More than any other place, wildlife have impact on human health, quality of life and aesthetics in urban areas. Thinking about city planning at the terrestrial wildlife scale could support mutual objectives of city planning.
As part of a Foreign Policy magazine special report on cities, Peter Calthorpe examines the form of China's urban growth, which is beginning to resemble the car-oriented development of the United States in the 1950s and 60s.
Seeking to rival the Broadway theater district in New York and the West End in London, DreamWorks Animation SKG recently announced plans to develop a $3.1 billion cultural and entertainment district in Shanghai.
The Guangzhou Opera House was recently recognized by Architectural Record with its "Best Public Project: Honor Award." Larry Speck argues why recognizing this poorly designed and executed building reflects poorly on the Architecture profession.
Dueling pieces in <em>Foreign Policy</em> and the <em>Christian Science Monitor</em> come to completely different conclusions on the connection between the great Indian blackout of July 31 and the country's reliance on coal.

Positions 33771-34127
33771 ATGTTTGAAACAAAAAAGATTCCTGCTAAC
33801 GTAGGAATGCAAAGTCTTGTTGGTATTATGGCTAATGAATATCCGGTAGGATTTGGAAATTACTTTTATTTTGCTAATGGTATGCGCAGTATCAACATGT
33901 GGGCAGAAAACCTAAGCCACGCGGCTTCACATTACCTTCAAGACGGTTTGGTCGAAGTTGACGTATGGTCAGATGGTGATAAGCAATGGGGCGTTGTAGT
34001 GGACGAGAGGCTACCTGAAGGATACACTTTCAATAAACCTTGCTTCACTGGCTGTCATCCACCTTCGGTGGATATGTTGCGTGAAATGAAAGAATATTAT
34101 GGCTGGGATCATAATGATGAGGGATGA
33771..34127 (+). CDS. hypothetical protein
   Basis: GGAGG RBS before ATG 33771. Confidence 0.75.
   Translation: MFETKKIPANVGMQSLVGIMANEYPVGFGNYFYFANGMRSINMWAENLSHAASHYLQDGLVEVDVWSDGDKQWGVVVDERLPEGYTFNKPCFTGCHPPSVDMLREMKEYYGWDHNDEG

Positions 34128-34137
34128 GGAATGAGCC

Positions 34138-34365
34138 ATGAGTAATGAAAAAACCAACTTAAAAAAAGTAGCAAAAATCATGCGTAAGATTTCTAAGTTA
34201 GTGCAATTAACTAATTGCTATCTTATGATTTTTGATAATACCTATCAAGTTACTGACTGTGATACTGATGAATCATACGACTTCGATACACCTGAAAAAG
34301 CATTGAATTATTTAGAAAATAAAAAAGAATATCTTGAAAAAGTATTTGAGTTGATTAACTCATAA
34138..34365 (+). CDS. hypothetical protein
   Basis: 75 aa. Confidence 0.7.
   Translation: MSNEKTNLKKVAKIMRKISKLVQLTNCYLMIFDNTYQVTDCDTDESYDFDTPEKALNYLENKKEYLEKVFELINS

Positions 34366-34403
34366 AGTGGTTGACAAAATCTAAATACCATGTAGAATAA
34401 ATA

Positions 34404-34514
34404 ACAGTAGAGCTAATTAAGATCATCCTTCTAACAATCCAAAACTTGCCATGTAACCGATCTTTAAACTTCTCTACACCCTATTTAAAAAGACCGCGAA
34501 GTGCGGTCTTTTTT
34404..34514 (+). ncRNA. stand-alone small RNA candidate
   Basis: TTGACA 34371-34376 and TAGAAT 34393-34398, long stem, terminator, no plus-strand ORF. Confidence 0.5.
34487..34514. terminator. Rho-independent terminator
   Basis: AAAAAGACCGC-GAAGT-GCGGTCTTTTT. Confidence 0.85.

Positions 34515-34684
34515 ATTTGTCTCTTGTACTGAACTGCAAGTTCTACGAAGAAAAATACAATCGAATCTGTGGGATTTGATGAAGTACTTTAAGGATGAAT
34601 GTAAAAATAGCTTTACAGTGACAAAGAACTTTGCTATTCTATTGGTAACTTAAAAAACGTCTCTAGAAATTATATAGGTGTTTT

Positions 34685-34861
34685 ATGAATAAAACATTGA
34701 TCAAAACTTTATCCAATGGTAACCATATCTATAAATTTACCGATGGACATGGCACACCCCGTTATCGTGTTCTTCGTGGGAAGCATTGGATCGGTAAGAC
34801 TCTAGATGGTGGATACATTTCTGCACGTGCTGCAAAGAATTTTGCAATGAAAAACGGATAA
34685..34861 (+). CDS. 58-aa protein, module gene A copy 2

Leading the way in establishing Hong Kong's ambitious new $2.8 cultural district is the M+ Museum, which, at more than twice the size of the Tate Modern, intends to be Hong Kong’s answer to the Centre Pompidou or the Guggenheim in Bilbao.
The historic rainstorm that struck the Chinese capital last Saturday washed away the gloss of decades of rapid growth, revealing the failures of its infrastructure and its leaders, write Jacob Fromer and Edward Wong.
The Bayview Hunters Point/Candlestick Point project in San Francisco looks like it'll be significantly funded by an unlikely source: the China Development Bank. Bruce Katz and Robert Puentes believe that this deal could change U.S.-China relations.
The historic city of Pingyao, China, a UNESCO World Heritage Site, faces an uncertain future as it tries to find a balance between managing modern threats and petrification by preservation, as it attempts to maintain its historic character.
Asian and Hispanic immigration rates have reversed from 2007: Asians now constitute 36% of all new arrivals (legal and illegal) while Hispanic rates, for a number of reasons, have dropped to 31%, according to a new Pew Research Center report.
Mostly unmentioned during the very public removal of Chinese leader Bo Xilai was the ambitious urban development program he led in Chongqing. Julia Zhou looks at those efforts and their uncertain future.
Diane Cardwell reports on the creative ways in which solar installers are taking advantage of government subsidies, creative financing, and cheap Chinese-made panels to make solar power accessible to the mass market.